Well, yes you can.   Take a look behind you when your on a bike stopped at lights.  The motorist is often looking about, talking on their phone, talking to the passenger, do they see you in front signaling that you are going right when the lights change?  No.  How many times when you have been in a car and the car in front doesn’t move when the lights change…it’s the same thing, people don’t notice what is happening around them.  Car drivers freak out when a cyclist appears from no where, even thought they have been there for a quite a while.  The response from the driver is “bloody cyclists, not obeying the laws etc”, the cyclist “bloody drivers, not giving me space or obeying the laws etc”.  Sound familiar?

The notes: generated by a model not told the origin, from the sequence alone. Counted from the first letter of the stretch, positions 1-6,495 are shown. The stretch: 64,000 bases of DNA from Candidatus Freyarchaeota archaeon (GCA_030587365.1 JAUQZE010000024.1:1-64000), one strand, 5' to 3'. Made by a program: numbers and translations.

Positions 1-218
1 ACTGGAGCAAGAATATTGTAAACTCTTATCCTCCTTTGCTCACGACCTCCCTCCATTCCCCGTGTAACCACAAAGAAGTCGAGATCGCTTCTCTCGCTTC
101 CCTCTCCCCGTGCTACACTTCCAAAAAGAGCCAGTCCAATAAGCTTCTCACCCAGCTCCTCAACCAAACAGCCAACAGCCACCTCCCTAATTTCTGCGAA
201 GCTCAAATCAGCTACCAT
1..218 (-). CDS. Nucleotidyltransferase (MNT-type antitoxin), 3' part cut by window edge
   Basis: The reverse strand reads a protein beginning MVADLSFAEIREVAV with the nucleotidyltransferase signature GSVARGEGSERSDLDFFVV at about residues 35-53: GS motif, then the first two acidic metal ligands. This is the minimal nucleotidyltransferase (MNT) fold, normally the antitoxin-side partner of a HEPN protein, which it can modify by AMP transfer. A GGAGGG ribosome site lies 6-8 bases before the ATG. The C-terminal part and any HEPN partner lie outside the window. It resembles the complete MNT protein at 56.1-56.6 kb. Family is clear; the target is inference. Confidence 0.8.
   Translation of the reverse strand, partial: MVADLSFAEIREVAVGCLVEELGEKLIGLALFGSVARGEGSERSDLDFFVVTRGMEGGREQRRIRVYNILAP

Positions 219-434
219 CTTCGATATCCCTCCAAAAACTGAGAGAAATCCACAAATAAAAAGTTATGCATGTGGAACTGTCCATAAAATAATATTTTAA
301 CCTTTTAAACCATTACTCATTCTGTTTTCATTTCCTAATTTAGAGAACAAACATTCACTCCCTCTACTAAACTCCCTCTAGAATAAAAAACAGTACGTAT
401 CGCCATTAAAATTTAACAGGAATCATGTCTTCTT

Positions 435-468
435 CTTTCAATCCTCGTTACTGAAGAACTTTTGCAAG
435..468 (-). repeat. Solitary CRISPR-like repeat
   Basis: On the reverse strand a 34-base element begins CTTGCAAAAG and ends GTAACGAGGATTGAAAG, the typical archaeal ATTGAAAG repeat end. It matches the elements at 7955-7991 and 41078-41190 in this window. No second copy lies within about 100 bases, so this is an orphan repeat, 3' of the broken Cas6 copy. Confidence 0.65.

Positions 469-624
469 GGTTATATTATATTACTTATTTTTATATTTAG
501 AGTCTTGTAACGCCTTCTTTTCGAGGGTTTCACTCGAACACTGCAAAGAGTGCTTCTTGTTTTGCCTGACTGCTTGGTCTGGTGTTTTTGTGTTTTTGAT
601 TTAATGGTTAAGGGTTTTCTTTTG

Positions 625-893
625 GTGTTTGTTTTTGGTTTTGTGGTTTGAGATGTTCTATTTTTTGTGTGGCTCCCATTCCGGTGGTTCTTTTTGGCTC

I’d like Sydney to implement the “bike box” like the city of Portland have done.  It’s a really simply thing but it makes sure that the cyclist is seen by the driver.  It also gives a little bit of safety to the cyclist.  We had these back in the UK and they work.  Then again, Portland has kinda come to realise that bikes are here to stay and if you make it easier for them and safer people will use them.   Just checkout Bikeportland.org and Portland Online for the differences in thinking when it comes to a bicycle.  If Sydney did the same thing, maybe some of these criticisms might be leveled?  Or at least there might be a better understanding between the motorist and the cyclist.